The Kane Chronicles: Keep Continuity


The Kane Chronicles by Rick Riordan came out right after the Percy Jackson series (you can read my review here), but they had a much different effect on me. I remember eagerly pre-ordering The Red Pyramid (book one), but I didn’t finish The Serpent’s Shadow (book three) until a couple years ago, long after it was published.

The story just didn’t grab me like Percy Jackson did. Looking back, I’m not sure exactly what I didn’t like about it, but the characters weren’t very interesting and the plot was forgettable. My biggest problem with the series, though, is that it’s set in the Percy Jackson world.

Now, I do think the Percy Jackson world supports spin off series. Nonhuman creatures could make awesome main characters, maybe there could be some one-off stories or books about named extras from the originals, or a series set at a different time in history could be amazing (1940s female half-bloods? Yes!).

I also enjoy the idea of the world and the gods in The Kane Chronicles. I liked how it wasn’t a carbon copy of Percy Jackson, and the magic had its own set of rules. The whole gods-using-people-as-hosts was especially interesting (and made a hilarious solution to Sadie’s love triangle).

But put those two concepts together? Nope.

The Egyptian gods do not follow the same rules as the Greek gods. The Greek ones are supposedly the only gods from culture to culture, just with different names. But then the Egyptian ones have been around forever. The two ideas don’t fit.

Plus, the magic systems are completely different. I don’t remember the details, so feel free to correct me, but the Egyptian magic uses wands and runes. Greek magic is less systematized, more inborn, like Nico raising the dead. While it could be interesting to have the two types of magic systems in the same world, the connection needs to be stronger and better explained than a couple of crossover short stories.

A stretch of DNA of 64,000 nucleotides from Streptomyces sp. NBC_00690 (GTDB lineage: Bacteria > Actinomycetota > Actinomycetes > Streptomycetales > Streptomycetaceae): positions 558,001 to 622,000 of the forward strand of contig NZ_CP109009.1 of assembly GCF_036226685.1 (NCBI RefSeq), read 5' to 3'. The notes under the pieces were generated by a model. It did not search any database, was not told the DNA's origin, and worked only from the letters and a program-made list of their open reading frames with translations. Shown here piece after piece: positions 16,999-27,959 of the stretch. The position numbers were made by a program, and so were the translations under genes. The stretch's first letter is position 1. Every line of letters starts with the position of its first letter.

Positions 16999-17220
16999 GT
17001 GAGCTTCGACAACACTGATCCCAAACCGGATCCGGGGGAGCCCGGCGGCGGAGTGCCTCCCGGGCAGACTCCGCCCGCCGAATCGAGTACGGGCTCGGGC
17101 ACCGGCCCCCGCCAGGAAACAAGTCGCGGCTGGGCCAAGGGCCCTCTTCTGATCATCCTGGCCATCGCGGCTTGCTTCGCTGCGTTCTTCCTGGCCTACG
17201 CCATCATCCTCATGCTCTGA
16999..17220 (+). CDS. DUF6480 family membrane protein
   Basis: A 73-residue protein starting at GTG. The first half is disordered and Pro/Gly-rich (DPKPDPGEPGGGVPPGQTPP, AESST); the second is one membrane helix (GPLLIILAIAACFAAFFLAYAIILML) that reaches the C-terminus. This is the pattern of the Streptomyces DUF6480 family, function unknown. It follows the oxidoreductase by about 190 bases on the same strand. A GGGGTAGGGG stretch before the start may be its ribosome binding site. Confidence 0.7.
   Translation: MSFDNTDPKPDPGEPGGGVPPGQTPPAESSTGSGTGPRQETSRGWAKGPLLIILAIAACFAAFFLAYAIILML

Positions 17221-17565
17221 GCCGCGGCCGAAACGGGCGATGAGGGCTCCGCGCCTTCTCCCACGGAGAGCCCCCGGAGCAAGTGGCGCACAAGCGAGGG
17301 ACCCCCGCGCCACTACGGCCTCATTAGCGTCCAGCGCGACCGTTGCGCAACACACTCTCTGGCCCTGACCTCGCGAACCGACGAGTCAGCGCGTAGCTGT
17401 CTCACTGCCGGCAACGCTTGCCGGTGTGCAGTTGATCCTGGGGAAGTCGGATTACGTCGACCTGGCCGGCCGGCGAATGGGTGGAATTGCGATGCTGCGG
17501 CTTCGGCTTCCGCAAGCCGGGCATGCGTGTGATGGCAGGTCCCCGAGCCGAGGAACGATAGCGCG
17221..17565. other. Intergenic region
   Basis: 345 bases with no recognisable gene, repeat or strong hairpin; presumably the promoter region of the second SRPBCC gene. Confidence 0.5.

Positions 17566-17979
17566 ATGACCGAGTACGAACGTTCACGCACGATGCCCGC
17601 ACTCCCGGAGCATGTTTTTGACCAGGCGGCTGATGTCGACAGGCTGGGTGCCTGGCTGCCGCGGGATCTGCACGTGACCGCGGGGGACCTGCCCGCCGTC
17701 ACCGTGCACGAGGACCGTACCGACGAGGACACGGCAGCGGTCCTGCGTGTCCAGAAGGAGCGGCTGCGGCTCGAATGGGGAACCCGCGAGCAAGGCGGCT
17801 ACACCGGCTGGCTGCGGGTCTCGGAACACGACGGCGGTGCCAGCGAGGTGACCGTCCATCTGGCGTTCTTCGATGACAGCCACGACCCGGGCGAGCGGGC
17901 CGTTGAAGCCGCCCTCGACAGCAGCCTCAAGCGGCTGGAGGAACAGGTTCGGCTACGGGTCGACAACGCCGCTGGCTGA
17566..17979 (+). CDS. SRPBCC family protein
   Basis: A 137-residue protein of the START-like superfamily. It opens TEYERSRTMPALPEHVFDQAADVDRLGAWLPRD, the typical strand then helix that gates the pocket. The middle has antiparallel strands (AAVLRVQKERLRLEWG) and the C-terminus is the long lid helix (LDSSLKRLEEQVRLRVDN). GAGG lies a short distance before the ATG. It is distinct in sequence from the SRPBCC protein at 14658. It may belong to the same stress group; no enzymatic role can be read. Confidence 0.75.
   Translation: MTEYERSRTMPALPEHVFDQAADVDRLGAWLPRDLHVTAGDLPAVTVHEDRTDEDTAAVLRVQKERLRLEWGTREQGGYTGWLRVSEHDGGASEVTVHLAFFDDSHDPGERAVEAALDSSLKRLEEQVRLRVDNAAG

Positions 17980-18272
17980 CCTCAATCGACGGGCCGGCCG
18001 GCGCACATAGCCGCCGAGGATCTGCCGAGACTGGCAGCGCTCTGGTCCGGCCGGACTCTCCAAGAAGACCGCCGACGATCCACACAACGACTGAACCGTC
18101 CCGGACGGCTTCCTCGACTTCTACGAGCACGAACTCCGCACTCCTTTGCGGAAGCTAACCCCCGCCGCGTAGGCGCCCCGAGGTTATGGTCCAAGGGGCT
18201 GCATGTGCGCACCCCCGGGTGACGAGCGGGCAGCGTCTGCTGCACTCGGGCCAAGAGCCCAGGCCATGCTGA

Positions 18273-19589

Carter and Sadie Kane, by Viria

This lack of continuity is a big deal for me. If I’m expected to buy into the idea of an extended Percy Jackson universe, it should fit and expand on what I already know of Percy Jackson’s world. What it shouldn’t do is twist the rules.

Even if you’re not planning on writing a sprawling, multi-series story (and if you are, that’s awesome!) continuity is important. Details and systems shouldn’t change between books in a series, or it strains believability.

The biggest issue I have with The Kane Chronicles isn’t that it wasn’t my type of read. The issue I have with it is that it twists the world of Percy Jackson into something I don’t recognize. And this is personal opinion, of course. The crossover might work for some people, and if it worked for you, feel free to let me know why. But because of the lack of continuity between the worlds, I couldn’t buy it.

Have you read The Kane Chronicles? What did you think?


2 thoughts on “The Kane Chronicles: Keep Continuity

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